When Timmy Cleary (Sheen), comes home from soldiering, he's greeted by the open but strained arms of his two parents, John and Nettie, (Neal and Albertson). Once considered sickly and weak, he has now distinguished himself in the service and is ready to begin a new life. His parents, however, are still trapped in the bygone days of early and unresolved marital strife and begin emotionally deteriorating through several drama packed encounters. Now mature, the young Tim Cleary finally understands the family dynamics that has played all throughout his boyhood. By the simple act of bringing his mother roses on behalf of his father, Tim realizes he may have destroyed his family, but is helpless to obtain resolution which must come from both his parents. Written by
Teresa B. O'Donnell <email@example.com>
The Subject Was Roses was the first film Patricia Neal made after suffering three massive and near-fatal strokes, early in 1965. Neal was in a coma for two-and-a-half weeks and underwent emergency brain surgery. Paralyzed on her right side and unable to talk, she had to learn how to use her limbs again, how to speak again, and had to relearn the alphabet in order to spell the simplest of words. By early 1967, her recovery was so remarkable that it was difficult to tell that she'd suffered a stroke at all, although Neal admitted to still having memory problems. In April 1968, while shooting "The Subject Was Roses" in an old warehouse on Manhattan's West 26th Street, Neal reflected on her ordeal to critic Rex Reed: "I hated life for a year and a half, then I started learning how to be a person again and now I've loved life for a year and a half. And I love it a lot." See more »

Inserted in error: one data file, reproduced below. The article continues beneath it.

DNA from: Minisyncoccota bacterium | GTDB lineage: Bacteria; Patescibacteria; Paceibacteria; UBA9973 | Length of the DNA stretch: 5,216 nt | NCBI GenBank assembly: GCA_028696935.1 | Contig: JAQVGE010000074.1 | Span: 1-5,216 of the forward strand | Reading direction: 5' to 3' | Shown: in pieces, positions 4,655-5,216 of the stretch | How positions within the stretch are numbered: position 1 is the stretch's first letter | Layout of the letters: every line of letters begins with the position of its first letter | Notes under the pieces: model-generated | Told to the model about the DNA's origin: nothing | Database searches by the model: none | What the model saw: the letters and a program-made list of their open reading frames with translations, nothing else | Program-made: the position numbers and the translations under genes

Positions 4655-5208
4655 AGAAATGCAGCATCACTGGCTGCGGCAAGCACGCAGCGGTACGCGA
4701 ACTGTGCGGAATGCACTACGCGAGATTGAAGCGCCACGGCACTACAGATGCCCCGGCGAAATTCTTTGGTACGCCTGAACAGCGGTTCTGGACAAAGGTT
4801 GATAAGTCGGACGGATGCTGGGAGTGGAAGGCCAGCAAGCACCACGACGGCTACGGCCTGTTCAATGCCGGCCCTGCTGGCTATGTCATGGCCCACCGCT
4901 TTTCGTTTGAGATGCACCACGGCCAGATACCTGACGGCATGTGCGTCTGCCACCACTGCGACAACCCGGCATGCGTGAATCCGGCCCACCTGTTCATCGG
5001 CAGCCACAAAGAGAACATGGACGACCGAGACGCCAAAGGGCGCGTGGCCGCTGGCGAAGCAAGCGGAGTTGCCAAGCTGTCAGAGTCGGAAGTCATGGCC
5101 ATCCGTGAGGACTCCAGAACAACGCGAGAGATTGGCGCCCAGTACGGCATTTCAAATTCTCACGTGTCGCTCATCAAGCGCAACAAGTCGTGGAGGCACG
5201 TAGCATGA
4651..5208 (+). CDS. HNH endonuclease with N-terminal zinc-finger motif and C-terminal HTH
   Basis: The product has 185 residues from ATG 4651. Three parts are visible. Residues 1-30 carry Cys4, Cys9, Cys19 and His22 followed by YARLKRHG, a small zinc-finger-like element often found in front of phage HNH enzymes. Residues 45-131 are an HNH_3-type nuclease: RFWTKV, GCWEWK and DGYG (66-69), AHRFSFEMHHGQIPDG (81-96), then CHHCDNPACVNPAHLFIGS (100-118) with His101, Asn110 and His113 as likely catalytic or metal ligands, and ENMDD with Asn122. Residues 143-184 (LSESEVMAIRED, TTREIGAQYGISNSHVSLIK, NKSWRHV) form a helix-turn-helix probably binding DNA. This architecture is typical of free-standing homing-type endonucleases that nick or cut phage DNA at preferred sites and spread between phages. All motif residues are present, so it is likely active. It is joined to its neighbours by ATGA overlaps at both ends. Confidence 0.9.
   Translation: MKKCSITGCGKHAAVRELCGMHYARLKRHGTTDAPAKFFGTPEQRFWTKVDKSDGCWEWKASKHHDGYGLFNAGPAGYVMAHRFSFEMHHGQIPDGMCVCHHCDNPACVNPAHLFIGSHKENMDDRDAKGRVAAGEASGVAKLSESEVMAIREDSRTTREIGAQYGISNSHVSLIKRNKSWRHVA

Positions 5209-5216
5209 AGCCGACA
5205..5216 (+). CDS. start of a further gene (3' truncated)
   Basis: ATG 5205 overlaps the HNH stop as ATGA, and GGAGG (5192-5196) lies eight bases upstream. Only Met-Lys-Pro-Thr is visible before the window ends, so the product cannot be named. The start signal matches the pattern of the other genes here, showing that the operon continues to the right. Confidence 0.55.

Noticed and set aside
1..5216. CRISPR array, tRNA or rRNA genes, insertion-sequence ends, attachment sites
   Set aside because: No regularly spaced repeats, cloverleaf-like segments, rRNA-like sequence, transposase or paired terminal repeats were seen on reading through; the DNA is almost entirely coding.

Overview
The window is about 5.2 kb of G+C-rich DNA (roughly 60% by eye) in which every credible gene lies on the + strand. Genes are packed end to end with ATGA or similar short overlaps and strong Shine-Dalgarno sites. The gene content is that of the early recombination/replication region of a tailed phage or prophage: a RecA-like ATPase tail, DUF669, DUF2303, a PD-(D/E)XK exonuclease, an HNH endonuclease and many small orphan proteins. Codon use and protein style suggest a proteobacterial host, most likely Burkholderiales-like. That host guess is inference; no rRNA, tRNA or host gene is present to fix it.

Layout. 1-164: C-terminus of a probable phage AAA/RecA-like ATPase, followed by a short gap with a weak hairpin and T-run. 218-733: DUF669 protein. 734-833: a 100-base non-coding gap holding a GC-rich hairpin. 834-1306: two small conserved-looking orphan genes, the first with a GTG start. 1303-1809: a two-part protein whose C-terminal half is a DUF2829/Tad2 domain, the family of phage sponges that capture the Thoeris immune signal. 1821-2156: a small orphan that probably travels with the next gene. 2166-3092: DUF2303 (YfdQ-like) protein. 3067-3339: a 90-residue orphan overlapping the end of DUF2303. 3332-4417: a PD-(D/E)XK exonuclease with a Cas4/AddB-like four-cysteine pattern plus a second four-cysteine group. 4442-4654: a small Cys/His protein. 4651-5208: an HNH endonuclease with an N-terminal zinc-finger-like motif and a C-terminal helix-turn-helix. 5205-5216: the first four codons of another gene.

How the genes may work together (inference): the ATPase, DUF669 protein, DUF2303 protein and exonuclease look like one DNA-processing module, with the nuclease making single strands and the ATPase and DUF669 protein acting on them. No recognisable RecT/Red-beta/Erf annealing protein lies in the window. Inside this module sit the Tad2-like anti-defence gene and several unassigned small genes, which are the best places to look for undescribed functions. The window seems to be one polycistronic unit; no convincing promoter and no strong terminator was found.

When the family goes out on the town for the night, a marquee for We Were Strangers can be seen. However, that film was not released until 1949, well past the time when Timmy would have come home from the war. See more »
Basically a stage play set to film, Roses showcases some real acting talent. The talent referred to belongs to Jack Albertson (who one the Oscar for Best Actor), Patricia Neal, and a young Martin Sheen. Aside from two minor roles, these are the only actors in the play/film. So are they good enough to hold your attention? You bet. This film just clips right along.
Reminiscent of "Who's Afraid of Virginia Woolf", Roses is about the cold relationship between a husband, his wife, and, to a lesser degree, their son. There is no laughter, no touching, no warmth. There is plenty of anger, denial, and despair. These people are pretty much total dysfunctional. Do their conflicts end up being resolved? You tell me.
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